44.1 Thursday, Jan. 5 Effect of Pelvic Rotation on Stride Length: Redefining the Human Obstetrical Dilemma WHITCOME, K.K.*; O'CONNOR, J.P.; LOPEZ, J.; MILLER, E.E.; BURNS, J.L.; University of Cincinnati, Cincinnati; Harvard University, Cambridge; University of Cincinnati, Cincinnati; University of Cincinnati, Cincinnati; University of Cincinnati, Cincinnati firstname.lastname@example.org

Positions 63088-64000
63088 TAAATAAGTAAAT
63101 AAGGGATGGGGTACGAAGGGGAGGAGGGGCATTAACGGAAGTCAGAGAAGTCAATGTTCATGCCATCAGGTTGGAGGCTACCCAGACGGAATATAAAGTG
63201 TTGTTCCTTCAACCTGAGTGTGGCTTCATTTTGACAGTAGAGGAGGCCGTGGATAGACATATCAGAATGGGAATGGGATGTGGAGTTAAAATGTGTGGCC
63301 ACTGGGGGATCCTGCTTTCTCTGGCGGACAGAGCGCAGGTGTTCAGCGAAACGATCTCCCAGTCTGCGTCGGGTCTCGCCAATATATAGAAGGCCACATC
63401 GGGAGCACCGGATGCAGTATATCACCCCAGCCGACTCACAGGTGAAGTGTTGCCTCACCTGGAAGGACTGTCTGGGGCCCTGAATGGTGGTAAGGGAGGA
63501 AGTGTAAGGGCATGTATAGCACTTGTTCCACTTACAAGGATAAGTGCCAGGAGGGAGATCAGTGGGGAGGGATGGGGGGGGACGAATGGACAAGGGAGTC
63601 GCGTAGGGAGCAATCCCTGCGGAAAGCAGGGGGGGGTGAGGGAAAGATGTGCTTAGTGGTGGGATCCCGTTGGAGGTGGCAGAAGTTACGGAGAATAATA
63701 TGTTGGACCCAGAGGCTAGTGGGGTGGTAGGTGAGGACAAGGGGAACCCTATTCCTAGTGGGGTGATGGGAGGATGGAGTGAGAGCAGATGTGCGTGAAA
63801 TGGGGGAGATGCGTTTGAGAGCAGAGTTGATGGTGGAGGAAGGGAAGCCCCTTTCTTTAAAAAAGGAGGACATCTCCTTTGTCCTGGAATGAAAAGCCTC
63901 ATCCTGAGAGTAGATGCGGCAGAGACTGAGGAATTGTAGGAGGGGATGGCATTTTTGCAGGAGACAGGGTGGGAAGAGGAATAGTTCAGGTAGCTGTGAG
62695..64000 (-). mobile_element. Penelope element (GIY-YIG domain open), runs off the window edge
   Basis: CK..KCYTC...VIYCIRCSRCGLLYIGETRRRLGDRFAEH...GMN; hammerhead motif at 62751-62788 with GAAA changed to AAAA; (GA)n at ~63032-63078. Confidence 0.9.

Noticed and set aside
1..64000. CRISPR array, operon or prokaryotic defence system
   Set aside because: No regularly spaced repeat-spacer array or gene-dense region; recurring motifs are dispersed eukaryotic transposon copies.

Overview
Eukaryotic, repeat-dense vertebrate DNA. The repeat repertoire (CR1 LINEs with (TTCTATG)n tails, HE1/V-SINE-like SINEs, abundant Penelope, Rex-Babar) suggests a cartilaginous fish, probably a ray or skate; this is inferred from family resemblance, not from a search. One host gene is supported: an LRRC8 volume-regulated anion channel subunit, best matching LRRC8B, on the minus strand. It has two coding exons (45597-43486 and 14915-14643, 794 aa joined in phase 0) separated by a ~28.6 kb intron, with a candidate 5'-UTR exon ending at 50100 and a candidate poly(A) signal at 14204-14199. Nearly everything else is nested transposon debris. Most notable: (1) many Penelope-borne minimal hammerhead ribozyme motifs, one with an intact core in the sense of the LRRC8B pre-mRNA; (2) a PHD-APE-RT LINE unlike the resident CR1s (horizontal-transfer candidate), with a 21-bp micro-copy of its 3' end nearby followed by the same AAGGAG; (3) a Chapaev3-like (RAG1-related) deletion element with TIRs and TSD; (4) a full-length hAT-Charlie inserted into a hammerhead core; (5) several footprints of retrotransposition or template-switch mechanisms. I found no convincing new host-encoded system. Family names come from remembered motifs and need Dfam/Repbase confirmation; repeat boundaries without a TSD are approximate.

Human males and females differ in skeletal shape and size, notably within the pelvis. The correlates of this sexual dimorphism are known with respect to obstetric function but consequence in locomotor performance is less well understood. Given that a relatively wide pelvis generates more gravitational torque during swing phase than a narrow pelvis, we ask do pelvic determinants of gait differ by sex, and if so, do sexes achieve similar locomotor results in terms of gait economy? Here, we introduce a new pelvic rotation model to determine sex-specific effects of pelvic axial rotation on stride length. We examined locomotor kinematics in a group of 30 adults within which sexes differed anatomically in mean body mass (male 77.3 kg [1.8], female 60.8 kg [1.7]) and mean pelvic width (male 262.8 mm [3.4], female 258.9 mm [4.3]). Females have a greater dimensionless stride length at slower and higher speeds (1.57 [.07], 1.92 [.02]) than males (1.46 [.08], 1.82 [.01] and have larger excursion angles of the pelvis in the transverse plane (38.3 [13.1], 47.0 [12.2]) than males (47.7 [8.3], 53.6 [3.6]). Incorporating the kinematics into a biomechanical model combining limb and pelvic dynamics showed that females generate greater forward hip translation than males (P<0.0006). Further, the new model is a better predictor of stride length than a simple limb-based model and accurately predicted female stride length (P=0.362) but not male stride length (P<0.0000). These findings suggest that despite high hip torque emphasized by the Obstetrical Dilemma Hypothesis, females uniquely exploit the translational effects of the relatively wide pelves to increase stride length. Research supported by the University of Cincinnati.